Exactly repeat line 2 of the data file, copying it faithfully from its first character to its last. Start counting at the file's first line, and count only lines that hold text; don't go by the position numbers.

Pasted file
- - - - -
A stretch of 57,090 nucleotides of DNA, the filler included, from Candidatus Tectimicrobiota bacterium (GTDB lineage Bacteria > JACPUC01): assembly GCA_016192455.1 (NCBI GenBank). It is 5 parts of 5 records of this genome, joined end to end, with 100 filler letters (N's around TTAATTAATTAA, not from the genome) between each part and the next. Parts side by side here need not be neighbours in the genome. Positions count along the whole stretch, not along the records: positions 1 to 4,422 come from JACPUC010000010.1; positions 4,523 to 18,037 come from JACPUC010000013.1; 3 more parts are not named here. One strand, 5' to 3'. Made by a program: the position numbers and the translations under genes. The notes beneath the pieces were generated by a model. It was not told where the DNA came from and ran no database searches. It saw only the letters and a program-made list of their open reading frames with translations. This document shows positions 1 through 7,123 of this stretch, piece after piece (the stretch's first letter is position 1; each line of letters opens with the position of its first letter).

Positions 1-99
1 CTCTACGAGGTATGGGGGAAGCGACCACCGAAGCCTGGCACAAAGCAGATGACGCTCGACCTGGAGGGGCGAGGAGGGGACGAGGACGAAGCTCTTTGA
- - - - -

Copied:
Positions 1-99